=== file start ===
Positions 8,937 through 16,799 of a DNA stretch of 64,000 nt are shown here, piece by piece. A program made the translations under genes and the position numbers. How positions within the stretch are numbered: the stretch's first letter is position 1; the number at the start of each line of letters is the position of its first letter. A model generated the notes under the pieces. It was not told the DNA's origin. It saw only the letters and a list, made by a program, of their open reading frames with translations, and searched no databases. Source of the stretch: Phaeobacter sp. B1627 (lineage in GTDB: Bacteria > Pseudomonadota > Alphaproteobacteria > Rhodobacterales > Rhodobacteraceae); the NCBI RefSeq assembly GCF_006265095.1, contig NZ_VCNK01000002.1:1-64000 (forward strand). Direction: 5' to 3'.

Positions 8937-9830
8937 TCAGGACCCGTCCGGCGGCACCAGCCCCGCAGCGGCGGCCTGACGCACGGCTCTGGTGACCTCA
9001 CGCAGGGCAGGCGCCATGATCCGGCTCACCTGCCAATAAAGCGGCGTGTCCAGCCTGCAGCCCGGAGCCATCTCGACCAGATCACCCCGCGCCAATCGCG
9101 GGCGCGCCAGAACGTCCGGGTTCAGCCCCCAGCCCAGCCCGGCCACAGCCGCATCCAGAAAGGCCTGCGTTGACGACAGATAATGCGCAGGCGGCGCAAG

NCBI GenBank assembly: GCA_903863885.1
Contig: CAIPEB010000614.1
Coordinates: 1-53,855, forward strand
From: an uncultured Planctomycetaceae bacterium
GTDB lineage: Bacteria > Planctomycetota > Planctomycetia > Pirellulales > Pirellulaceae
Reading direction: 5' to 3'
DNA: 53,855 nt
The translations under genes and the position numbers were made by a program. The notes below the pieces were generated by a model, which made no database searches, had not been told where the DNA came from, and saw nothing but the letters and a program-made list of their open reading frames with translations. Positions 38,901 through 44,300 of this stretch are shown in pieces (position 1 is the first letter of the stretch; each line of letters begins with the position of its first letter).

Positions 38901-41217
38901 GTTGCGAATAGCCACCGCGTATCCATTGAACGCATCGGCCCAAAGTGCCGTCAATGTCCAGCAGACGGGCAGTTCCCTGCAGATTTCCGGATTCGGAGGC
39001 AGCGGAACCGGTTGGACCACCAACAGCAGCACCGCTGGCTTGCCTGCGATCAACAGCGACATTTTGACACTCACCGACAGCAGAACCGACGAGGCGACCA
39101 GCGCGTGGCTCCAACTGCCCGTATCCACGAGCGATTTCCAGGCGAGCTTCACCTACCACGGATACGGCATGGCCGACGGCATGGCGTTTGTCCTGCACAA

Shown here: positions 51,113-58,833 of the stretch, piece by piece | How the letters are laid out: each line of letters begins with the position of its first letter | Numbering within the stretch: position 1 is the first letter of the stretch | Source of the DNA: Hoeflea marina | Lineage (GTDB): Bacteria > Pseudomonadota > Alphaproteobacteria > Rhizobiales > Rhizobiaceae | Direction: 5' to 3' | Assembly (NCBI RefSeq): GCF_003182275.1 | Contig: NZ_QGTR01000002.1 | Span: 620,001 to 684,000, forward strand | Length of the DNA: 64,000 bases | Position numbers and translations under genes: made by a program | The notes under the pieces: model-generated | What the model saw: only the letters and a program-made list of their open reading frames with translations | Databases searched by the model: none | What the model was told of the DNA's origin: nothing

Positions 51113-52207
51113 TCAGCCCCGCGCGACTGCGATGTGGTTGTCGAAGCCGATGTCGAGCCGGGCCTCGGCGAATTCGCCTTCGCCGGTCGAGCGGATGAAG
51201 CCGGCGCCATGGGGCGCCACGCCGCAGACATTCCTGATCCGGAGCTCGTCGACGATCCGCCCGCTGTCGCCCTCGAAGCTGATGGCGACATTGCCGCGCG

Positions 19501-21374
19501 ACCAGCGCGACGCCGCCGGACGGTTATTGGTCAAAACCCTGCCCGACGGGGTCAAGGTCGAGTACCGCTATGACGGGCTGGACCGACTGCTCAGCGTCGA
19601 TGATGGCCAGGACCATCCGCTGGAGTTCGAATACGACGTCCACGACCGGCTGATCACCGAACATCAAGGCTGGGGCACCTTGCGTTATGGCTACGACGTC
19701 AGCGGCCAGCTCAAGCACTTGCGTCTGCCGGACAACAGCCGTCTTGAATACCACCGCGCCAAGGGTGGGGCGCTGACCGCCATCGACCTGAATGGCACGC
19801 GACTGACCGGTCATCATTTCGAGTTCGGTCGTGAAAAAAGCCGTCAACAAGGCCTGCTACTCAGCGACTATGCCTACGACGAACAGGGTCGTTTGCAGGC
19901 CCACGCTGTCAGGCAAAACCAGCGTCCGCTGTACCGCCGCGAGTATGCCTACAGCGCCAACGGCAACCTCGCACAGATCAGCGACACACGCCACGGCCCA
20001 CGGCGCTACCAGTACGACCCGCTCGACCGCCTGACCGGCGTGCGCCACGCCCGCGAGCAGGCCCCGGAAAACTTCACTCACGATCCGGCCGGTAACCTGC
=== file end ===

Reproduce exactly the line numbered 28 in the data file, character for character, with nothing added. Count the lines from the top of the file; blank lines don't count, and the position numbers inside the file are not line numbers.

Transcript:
20001 CGGCGCTACCAGTACGACCCGCTCGACCGCCTGACCGGCGTGCGCCACGCCCGCGAGCAGGCCCCGGAAAACTTCACTCACGATCCGGCCGGTAACCTGC